UND alumni Brian Maxwell smiles on Wednesday in the North Dakota Museum of Art. Photo by Chester Beltowski/The Dakota Student.
An airplane carrying short story author and UND graduate Brian Maxwell touched down on Wednesday in Grand Forks.
Maxwell had returned to the city to attend the 45th annual UND Writers Conference for a sixth time, but this conference will be different than the previous ones.
This will be Maxwell’s debut as a featured author, a position that has him in disbelief.
“As far as being on the ‘other side of the panel,’ I think it will feel very surreal,” he said. “In fact, my plan is to defer to my colleagues as much as possible. I’m a small fish here in a pond of very accomplished writers and artists, and essentially, I’m just happy to be here.”
During the conference, Maxwell will be in the prestigious company of Robert Pinsky, Jessica Lott, Sarah Leavitt, Colson Whitehead — named “The coolest writer in America” by Esquire magazine — and Geoffrey Dyer. Although Maxwell’s journey from Florida seems long, it is dwarfed by Dyer’s trek from London.
“The conferences always have a great mixture of scholarship and fun,” Maxwell said. “I’ll stick to the fun side because there’s already some very scholarly people up there. I’m more of a fiction writer so I’m really excited for Colson Whitehead. He’s a smart guy, interesting writer — he seems like a cool guy.”
As a UND graduate student from 2006 to 2011, Maxwell contributed to the Writers Conferences by driving the authors around, writing introduction bios for the various attendees, teaching community workshops in fiction and poetry and promoting the conference on the radio.
“Back in 2006, just to get involved I would drive the writers around,” he said. “I was lucky enough to drive Charles Baxter, the fiction writer, and I was a big fan of him. I drove him around in my crappy ‘86 Chevy Cavalier.”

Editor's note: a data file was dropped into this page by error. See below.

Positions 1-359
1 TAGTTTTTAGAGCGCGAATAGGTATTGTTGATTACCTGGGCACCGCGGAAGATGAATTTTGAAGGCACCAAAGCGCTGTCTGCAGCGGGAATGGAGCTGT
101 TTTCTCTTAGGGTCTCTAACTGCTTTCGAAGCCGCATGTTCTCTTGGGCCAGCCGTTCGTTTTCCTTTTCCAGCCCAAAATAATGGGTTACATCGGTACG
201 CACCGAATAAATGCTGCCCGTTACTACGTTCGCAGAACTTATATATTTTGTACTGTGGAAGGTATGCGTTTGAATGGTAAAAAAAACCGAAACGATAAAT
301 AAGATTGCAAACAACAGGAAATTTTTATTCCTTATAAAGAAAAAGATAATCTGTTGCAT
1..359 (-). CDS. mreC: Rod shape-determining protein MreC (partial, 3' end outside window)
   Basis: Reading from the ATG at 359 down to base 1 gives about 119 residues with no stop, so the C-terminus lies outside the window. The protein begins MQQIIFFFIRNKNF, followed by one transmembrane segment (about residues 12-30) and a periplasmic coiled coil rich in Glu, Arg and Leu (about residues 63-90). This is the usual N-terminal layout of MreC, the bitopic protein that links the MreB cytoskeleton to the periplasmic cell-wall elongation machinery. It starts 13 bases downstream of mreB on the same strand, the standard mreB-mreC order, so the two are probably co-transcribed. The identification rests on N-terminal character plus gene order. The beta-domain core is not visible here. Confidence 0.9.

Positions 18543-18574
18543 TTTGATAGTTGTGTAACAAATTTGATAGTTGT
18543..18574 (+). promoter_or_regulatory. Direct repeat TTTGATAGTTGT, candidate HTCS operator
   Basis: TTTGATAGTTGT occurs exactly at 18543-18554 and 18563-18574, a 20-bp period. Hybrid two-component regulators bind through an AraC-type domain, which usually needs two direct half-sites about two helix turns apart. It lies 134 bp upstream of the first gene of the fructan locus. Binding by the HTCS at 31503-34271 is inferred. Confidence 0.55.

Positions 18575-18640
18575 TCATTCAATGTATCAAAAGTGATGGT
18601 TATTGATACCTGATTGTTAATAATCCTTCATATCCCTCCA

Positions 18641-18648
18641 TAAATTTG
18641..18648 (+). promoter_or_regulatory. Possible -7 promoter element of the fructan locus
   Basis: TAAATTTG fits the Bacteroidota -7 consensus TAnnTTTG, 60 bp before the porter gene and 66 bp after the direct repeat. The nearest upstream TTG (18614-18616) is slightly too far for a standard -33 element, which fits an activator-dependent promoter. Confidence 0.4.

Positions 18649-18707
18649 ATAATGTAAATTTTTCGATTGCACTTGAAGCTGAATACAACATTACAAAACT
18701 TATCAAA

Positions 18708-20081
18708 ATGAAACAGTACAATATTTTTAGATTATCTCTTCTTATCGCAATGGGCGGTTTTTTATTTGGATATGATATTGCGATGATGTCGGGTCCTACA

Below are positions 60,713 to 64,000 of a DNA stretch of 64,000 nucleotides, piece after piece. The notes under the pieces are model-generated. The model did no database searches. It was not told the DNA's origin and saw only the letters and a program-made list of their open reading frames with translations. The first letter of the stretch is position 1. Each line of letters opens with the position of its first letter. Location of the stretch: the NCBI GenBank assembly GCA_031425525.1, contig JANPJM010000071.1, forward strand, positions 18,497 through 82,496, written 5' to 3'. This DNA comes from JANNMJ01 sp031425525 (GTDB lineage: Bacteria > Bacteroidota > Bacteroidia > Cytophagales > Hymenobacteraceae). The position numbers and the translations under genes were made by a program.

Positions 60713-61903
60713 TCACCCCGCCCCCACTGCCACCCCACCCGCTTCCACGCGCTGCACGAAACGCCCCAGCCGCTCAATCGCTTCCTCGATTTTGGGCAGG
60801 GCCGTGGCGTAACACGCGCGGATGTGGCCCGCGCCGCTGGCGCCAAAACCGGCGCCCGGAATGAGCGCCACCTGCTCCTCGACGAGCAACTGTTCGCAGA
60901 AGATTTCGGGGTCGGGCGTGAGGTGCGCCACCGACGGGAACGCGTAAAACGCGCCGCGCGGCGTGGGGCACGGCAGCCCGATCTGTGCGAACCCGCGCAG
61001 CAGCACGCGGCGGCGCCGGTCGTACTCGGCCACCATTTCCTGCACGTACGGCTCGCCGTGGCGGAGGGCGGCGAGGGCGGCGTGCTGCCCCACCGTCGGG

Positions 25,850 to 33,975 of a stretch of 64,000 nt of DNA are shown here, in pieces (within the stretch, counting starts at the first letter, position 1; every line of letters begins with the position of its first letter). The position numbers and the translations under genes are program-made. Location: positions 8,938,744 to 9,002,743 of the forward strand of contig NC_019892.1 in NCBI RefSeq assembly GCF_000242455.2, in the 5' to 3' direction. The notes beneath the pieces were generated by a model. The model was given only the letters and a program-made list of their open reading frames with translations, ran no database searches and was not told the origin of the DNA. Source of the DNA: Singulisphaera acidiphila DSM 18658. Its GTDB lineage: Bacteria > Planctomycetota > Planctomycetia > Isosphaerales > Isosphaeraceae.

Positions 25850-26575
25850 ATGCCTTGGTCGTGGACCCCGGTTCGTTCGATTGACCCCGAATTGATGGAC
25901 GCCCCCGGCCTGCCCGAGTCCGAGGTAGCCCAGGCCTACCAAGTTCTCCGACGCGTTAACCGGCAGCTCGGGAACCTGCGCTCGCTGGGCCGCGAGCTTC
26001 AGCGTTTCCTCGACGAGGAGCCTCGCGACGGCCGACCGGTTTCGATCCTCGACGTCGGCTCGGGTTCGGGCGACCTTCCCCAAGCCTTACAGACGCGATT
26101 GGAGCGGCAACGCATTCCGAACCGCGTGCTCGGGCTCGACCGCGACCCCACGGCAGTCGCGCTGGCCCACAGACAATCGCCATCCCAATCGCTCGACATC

After finishing up his graduate studies in 2011, Maxwell road-tripped back to his hometown in Florida in the aforementioned Cavalier. “Thanks to UND, I was lucky enough to get a teaching job in my hometown,” he said.
Maxwell is now a professor at Eastern Florida State College and is working on a series of short stories about the Melbourne area in Florida notorious in the 1980s for drug trafficking and criminal activity.
“I’m focusing on the part of Florida that isn’t exactly Disney World, even though Disney World is only an hour and a half away,” he said.
While UND helped Maxwell return to his home state and warmer climate, the return to Grand Forks is a special one.
“I miss the kinds of opportunities that the Writers Conference presented,” he said. “Fellowship, great discussions, raucous dinner engagements — and the general sense of panic and awe that each conference seemed to bring.
“There’s a beautiful intimacy to this conference — the writers are always very available and very present during the various events. They say amazing things, so I guess I always enjoyed learning in that manner. Unless you live in NYC (or somewhere similar), you don’t get these types of opportunities. At least I never did as a Floridian.”
While Maxwell has been honored with the John Little Prize in Fiction, the Thomas McGrath Prize for Poetry and nominated for Best New American Voices series, he says his biggest achievement came quite recently.
“This might be too convenient, but it’s still true; being invited back to the UND Writers Conference is by far my greatest achievement, as far as these things go,” he said. “I was happy as a clam to hand out fliers for the conference back in 2006, but to actually be asked to share my work and ideas on writing here in 2014 is something that I’m still trying to come to terms with. It’s an absolute honor.”
Sam Wigness is the features editor for The Dakota Student. He can be reached at [email protected]